Yirmi Beron // TCS (Total Communications Solutions) Israel

Right after October 7, someone asked me if I knew anyone who could facilitate the shipment of much-needed gear for the soldiers on the front lines in Eretz Yisrael. I made some phone calls and got the same name from several people: Yirmi Berzon. Yirmi was overseeing life-saving gear for thousands of soldiers as well as providing basic needs for their families.
When I spoke to him then, I wondered aloud how this 24-hour chesed affected whatever he did for parnasah. Yirmi told me that he would work late hours to try to make up for the time dedicated to chesed. He also volunteers several shifts a week for Tzevet Hatzalah, Magen David Adom, as a trained EMT and first responder.
Together with his brother, Yirmi launched TCS Israel, a unique service where they are essentially a one-stop shop for phone, cell phone and internet service for home or businesses in Israel. Before TCS, if anyone had a problem with their cell phone service or internet, they would have to try to communicate with an Israel-based company to fix the problem. With TCS, the customer deals directly with them, and they handle the issue with the specific provider.
I spoke to Yirmi about how he built his company and how he managed to keep his business afloat while focusing on chesed.


I have to begin by saying that all that I am able to try to accomplish, professionally and on a chesed level, is due to Hakadosh Baruch Hu’s help and guidance and to my wife and family who support me and are fully involved with my chesed all the way, day in and day out.
“I was born in Yerushalayim, and I’ve pretty much lived there for my entire life, except for second and third grade when my parents went on sabbatical shlichut to Montreal, Canada. I am the fourth of six boys.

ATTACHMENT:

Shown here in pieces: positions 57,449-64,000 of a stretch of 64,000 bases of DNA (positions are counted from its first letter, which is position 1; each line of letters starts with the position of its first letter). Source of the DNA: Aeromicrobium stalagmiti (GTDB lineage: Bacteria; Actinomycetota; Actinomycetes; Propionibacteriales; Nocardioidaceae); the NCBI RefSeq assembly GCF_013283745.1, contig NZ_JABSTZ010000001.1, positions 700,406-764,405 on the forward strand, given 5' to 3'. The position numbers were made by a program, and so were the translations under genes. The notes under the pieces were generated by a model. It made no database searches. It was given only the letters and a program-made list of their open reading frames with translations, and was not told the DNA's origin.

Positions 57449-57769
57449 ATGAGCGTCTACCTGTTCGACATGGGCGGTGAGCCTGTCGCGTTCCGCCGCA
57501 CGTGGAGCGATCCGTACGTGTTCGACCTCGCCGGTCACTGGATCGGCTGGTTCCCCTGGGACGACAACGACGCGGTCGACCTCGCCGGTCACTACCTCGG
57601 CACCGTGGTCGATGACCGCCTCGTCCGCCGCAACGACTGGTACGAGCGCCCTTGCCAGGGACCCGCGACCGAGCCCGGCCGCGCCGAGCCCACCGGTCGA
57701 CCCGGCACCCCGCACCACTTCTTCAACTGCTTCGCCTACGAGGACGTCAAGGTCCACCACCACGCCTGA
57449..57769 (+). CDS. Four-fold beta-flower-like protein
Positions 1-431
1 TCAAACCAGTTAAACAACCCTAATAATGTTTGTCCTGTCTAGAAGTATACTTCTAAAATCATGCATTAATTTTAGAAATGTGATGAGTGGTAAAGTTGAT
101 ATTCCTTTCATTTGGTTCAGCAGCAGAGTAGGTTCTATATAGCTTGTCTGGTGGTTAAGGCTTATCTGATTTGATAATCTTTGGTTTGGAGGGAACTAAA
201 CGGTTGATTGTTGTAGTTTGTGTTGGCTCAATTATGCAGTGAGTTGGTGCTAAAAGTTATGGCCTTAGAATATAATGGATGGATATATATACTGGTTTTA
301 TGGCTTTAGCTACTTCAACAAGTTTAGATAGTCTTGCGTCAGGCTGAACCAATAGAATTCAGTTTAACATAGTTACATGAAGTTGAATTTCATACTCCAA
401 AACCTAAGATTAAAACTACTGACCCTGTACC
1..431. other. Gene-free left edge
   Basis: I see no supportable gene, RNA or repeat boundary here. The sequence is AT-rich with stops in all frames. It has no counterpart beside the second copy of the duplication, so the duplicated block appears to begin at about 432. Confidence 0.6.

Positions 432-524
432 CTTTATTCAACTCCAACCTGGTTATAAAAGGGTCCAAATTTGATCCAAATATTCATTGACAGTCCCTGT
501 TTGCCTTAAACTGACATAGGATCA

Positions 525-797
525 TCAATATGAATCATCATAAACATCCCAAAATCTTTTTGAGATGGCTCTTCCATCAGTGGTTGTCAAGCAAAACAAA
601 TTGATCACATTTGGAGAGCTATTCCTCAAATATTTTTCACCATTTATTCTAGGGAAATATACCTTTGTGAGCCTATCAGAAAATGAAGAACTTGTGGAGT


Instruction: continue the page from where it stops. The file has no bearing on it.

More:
“Growing up, my father, Rabbi Chananya Berzon, was in chinuch. He taught in BMT, Beit Midrash L’Torah, for 24 years. BMT was the first self-standing American program. My father has always been in chinuch and the rabbinate. My mother dabbled in different careers, like being a real estate agent and a property manager, while raising six boys. I never understood how she was able to do it.
“When we came back from Canada in 1982, we moved to a new neighborhood in Yerushalayim called Ramot Bet, where my father became the rav of the shul. My parents decided to move back to Canada in 1993, and they stayed there for 11 years until they returned to Israel in 2004. My father has been teaching in Mevaseret since then. When they were there, my father was the rav of a shul, along with being a full-time teacher; I remained in a yeshivah in Israel at the time.
“My father is a real talmid chacham. He was a talmid of Rav Yosef Dov Halevi Soloveitchik, and Rav Aharon Soloveitchik too. Although he mainly learned in YU, he also learned from a unique mix of rebbeim. He learned by Rav Ruderman in Ner Yisroel, then he went to Kfar Chasidim, where he learned by Rav Elya Lopian, and after that he went to YU; he even learned in Goren’s kollel for two years. He learned everywhere.
“I grew up in a house of 24/7 chesed, tzedakah and giving, day and night. We mainly spoke English in our home. My parents said that we would pick up Hebrew in school and from our friends. When I went to talmud Torah, I spent a lot of time with friends, and that was how I learned the language. It’s quite funny, but when I came back from Montreal in fourth grade, I was basically like a new immigrant, because I didn’t really remember Hebrew well.

“I went to a mamad elementary school called Beit Sefer Dugmah Uziel and then to Chorev High School, both of which are in Yerushalayim, and then I joined the hesder program. I was in Shiloh for shiur alef, and that’s when my parents moved back to Canada. I joined them for six months and then came back to serve in the army as a medic for 16 months. After the army, I went to Yeshivat Birkat Moshe in Maaleh Adumim under the rosh yeshivah Rav Rabinowitz, zt”l, and Rav Chaim Sabato and Rav Yitzchak Sheilat. It was a five-year program, but I repeated shiur alef and stayed for an extra year.
“Rav Rabinowitz was the author of the Yad Pshutah, a 24-volume commentary on the Rambam, as well as many other sefarim. He inspired and led thousands of talmidim and had a major impact on my life.

To read more, subscribe to Ami